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Harvey causes spike in NC gas prices ahead of Labor Day weekend

Posted August 30

— As an estimated 1 million North Carolinians head out for vacation over Labor Day weekend, it's unclear how high gas prices could rise as oil refineries in Texas shut down due to Hurricane Harvey.

AAA Carolinas said North Carolina typically sees a decrease in gas prices as the end-of-summer holiday nears, but prices have jumped 10 cents in the last week to an average of $2.29 across the state. AAA estimates that eight refineries have shut down, and it's unclear how long they will be out of service.

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“We are hurting for the victims of Hurricane Harvey,” said AAA Carolinas president Dave Parsons. “Here in the Carolinas, we may be feeling the effects at the pump. It is important to remember not to panic and overbuy gas – as there is no evidence that there will be a shortage in our states. We encourage drivers to go about their Labor Day vacations as planned and not to panic at the pump.”

AAA said there could be another rise in gas prices before the week is over.

The Environmental Protection Agency has approved emergency waivers easing gasoline, diesel requirements to address possible fuel shortages caused by Harvey.

For those who travel for work, they can't but help notice gas prices.

"I cover South Carolina, so many times, I drive straight through North Carolina," Mark Dotson said. "I fill up in Richmond, and I'm going to South Carolina. I don't try to fill up at all in North Carolina."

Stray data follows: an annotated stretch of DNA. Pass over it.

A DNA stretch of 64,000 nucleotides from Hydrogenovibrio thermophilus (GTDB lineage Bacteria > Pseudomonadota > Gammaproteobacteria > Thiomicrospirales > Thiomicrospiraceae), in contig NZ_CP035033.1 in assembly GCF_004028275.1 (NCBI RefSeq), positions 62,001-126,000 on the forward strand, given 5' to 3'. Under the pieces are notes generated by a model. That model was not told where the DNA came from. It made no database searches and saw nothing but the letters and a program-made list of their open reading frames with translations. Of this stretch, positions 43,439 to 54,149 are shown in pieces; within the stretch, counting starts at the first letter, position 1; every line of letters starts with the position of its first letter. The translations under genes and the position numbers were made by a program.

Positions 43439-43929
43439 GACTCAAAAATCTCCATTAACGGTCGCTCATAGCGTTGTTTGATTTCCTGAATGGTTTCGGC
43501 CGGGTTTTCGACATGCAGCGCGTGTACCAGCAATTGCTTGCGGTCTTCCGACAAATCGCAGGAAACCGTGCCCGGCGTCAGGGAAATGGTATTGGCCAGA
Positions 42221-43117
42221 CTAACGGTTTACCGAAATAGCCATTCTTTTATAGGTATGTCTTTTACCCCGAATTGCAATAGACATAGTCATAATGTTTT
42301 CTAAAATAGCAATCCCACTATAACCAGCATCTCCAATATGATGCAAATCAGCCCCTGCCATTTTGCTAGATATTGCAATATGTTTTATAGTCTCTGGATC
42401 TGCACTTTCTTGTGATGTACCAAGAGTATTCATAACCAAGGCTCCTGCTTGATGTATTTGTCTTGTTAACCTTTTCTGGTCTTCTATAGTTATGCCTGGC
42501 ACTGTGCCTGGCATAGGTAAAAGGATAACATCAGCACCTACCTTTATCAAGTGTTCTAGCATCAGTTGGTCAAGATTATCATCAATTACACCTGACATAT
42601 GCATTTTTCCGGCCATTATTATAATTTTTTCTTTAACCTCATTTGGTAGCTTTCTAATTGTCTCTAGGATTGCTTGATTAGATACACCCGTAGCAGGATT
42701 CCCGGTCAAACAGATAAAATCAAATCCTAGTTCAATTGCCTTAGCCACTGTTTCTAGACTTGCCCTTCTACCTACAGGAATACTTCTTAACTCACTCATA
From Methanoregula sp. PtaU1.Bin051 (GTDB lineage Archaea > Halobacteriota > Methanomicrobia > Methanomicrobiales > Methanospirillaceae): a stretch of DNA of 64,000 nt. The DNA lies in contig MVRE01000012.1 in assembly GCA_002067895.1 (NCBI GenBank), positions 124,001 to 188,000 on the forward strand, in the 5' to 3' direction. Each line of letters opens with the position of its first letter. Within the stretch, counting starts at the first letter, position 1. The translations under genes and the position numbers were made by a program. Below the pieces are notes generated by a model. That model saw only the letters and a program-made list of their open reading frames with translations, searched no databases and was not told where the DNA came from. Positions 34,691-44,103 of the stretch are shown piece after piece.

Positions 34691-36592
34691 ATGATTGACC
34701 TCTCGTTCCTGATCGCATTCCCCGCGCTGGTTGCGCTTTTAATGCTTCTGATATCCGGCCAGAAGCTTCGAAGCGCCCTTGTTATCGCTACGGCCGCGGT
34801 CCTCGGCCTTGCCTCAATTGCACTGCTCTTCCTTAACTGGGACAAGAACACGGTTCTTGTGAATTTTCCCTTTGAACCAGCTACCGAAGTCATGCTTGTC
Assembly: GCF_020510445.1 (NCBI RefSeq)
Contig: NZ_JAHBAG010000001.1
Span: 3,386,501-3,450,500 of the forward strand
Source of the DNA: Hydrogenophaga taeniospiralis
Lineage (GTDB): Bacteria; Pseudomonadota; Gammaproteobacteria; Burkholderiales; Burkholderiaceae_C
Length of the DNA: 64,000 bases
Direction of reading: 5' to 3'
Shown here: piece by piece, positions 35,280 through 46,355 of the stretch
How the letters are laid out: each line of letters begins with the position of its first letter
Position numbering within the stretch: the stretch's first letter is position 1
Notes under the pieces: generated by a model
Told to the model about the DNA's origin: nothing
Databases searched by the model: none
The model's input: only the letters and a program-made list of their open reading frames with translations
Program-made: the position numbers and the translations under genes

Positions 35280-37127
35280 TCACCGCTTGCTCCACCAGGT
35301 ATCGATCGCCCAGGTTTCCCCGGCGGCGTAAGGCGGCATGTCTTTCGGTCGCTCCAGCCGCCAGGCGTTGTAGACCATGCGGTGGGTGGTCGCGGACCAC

'I've got a half tank, but I'm afraid it's going to go up even more, so I'm going to top it off now. Especially with the weekend coming."

The largest refinery in Port Arthur is operating at about 40 percent. And an operator of a major pipeline into the east coast is running at a reduced rate as well.

"This is my dad's car," Dwayne Drinkwine said. "He let's me use it for work during the week to save gas prices on it. Because I have a truck, and it's like $80 to fill it up."

People in the Triangle are accustomed to an end-of-summer price drop, but prices are currently doing the opposite. An estimated eight refineries have temporarily stopped production.

The statewide average is up to $2.29, a 10-cent increase from last week.

In August 2016, Raleigh and Durham's average was around $2.11, and in Fayetteville was around $2.08.

A spokesman for the North Carolina Petroleum and Convenience Marketers said the state is not at risk for running out of gas. As long as pipes are operating, he said now is not a time to panic.
As long as pipes are operating - even if at a reduced rate - he says now is not a time to panic.

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  • Tim Orr Aug 31, 3:18 p.m.
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    First, let me say thank you for using "Raleigh and Durham" instead of the fictional place 'Raleigh/Durham'. Secondly, I have to call BS on the premise of this story. Gas prices go up because the gas companies are greedy and they just want to make money for their stockholders.